How Government Can Combat Fraudulent Medical Claims
Healthcare fraud, waste, and abuse cost taxpayers tens of billions of dollars per year, with Medicare and Medicaid fraud alone estimated to cost $160 billion annually.1 While state and federal agencies have historically been unsuccessful in controlling the growth of healthcare fraud, the program integrity provisions of the Affordable Care Act and the Small Business Jobs Act of 2010 have driven these agencies to aggressively seek solutions to combat abuse.
While chasing fraudulent payments after the fact has been standard practice, the Centers for Medicare & Medicaid Services (CMS) and forward-thinking state agencies are adopting new technologies and practices that allow them to prevent fraud before it happens by proactively identifying high-risk providers and suspicious claims. Methods such as data mining, predictive analytics, fraud scoring, and standardized provider registration – enabled by clean sets of in-house and third-party data – are allowing these agencies to target the highest-risk providers for investigation. Ultimately, these practices will help public and private payers to identify the main sources of abuse, prevent fraud, and cut costs.
Understanding Healthcare Fraud Trends
Healthcare is a tempting target for thieves. Medicaid doles out $415 billion a year. Medicare spends nearly $600 billion. Total healthcare spending in America is $2.7 trillion or 17% of GDP. Fraud (and the rules and inspections to combat it) add as much as $98 billion or roughly 10% to Medicaid and Medicare spending – and up to $272 billion across the entire health system.2
Unnecessary procedures are a common fraudulent activity, however submitting claims for services not performed is even more prevalent. A variation of that practice is upcoding – using billing codes for procedures that are more costly than the actual treatment.
Specific types of services also appear more susceptible to fraud than others. From a Provider Fraud Pattern analysis Dun & Bradstreet, a global provider of business insight and risk management solutions, has conducted from 2012-2014, the most chronic areas for abuse are ambulatory services, durable medical equipment, and home health services. These large markets, which comprise thousands of small-size providers and high volumes of daily transactions, make oversight difficult and their work hard to validate. The nature of their work is transactional and often subjective, and the difficulty of understanding what counts as billable work creates great potential for abuse.
Because of “creative” billing practices, healthcare costs are rising while access is decreasing for eligible beneficiaries. “There’s an ongoing evolution of not only the methodologies fraudsters employ, but an incredible ability to exploit vulnerabilities unique to subcategories of providers,” said Sandy Wright, Dun & Bradstreet director of business development. The more money these providers siphon from the healthcare system for purposes other than providing care, the greater the costs will be for taxpayers and healthcare recipients.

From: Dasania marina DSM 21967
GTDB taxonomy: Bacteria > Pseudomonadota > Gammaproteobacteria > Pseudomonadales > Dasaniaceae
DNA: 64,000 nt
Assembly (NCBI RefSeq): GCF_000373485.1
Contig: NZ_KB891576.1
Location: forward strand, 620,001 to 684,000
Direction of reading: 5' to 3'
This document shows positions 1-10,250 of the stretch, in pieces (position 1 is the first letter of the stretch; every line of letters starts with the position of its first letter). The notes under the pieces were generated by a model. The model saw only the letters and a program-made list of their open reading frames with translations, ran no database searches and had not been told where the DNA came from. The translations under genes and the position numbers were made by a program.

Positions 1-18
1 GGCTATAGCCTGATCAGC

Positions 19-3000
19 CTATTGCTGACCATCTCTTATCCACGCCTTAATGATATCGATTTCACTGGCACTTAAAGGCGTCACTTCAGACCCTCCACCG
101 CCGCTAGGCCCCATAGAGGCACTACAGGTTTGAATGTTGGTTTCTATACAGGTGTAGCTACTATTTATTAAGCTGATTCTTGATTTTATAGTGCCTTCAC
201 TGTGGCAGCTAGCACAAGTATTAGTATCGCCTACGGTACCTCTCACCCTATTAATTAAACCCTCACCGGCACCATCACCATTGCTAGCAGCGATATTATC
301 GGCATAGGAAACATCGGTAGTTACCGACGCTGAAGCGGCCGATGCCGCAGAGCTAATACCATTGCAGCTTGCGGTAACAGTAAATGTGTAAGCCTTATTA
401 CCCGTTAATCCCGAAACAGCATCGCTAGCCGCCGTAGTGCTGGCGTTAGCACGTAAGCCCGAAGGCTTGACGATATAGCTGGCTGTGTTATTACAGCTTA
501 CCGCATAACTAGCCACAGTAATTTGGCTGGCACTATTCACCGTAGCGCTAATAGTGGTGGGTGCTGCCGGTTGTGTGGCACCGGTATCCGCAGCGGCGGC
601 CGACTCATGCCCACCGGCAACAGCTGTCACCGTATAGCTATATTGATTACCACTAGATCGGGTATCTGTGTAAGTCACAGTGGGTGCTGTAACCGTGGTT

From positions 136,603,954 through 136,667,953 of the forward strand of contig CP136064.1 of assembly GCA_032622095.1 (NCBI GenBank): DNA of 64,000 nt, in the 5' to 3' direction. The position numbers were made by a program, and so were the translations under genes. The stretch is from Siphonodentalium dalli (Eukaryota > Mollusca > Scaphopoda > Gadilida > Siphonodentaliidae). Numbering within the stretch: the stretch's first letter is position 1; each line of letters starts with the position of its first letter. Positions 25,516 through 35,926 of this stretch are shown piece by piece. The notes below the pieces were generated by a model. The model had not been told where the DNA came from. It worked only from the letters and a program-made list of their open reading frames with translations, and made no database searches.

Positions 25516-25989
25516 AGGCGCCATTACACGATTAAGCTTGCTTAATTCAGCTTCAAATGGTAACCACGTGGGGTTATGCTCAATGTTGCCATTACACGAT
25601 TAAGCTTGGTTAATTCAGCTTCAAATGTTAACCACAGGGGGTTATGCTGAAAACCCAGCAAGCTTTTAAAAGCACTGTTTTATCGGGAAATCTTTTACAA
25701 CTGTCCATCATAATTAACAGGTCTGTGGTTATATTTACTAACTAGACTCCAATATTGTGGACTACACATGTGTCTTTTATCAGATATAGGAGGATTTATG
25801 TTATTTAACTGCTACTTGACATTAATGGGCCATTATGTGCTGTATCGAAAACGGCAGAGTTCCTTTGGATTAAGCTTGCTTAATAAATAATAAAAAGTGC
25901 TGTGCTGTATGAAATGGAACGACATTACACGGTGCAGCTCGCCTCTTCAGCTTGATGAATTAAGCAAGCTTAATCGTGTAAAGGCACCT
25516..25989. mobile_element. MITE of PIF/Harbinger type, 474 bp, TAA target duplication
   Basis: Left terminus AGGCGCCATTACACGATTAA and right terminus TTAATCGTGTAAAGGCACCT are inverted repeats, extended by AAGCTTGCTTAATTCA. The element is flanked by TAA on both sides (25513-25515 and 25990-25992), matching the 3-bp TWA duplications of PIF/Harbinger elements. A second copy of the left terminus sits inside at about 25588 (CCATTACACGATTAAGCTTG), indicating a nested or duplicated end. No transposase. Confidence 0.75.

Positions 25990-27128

Fortunately, public and private payers alike can curb abuses and keep costs down by standardizing provider registration processes, verifying provider information with third-party data, and tracking the relationships between businesses and individuals.
Through its extensive work with agencies, Dun & Bradstreet developed three best practices to proactively address healthcare fraud:
1. Deploying Standardized Registration Processes
The creation of a standardized, rigorous registration process for Medicare and Medicaid providers is one of the greatest opportunities for fraud prevention. CMS has implemented the Automated Provider Screening (APS) system in an effort to identify high-risk providers; meanwhile, each state has its own system for onboarding. “This online registration creates an opportunity for ‘bad actors’ to get into the system, and once someone’s in the system there is an implied assumption of validity,” said Mark Muckerman, director of State and Local government solutions at Dun & Bradstreet. Inconsistent and insufficient data entry requirements have allowed large numbers of high-risk providers to successfully register, including providers who were excluded for fraudulent billing in other states.
Some states attempt to curb abuse with required updates, but the time lag between updates can hinder efforts to identify changes in the operating condition, ownership, or billing patterns of providers, which increases fraud exposure and puts beneficiaries at risk. A provider might obtain a National Provider Identifier (NPI) number, for instance, bill for falsified services, and move or change ownership several times before its home state requires an update on its activities and whereabouts.
Standardizing and automating online registration can address these problems by enabling complete assessment of provider risk upfront. “It’s a lot easier to catch and identify high-risk providers on the front end than on the back end when you’re tasked with mining mountains of claims data to look for the proverbial needle in the haystack,” said Wright. To improve the quality and reliability of nationwide registration data, Dun & Bradstreet recommends provider verification across multiple jurisdictions, continual monitoring of good standing, and consistent input requirements among CMS and the states to support modeling, fraud scoring, and risk analysis. Ensuring accurate, standardized, and timely provider data during the provider registration process not only exposes would-be defrauders before they bill, but it also allows payers to use the resulting insights when applying predictive analytics to flag suspicious healthcare claims.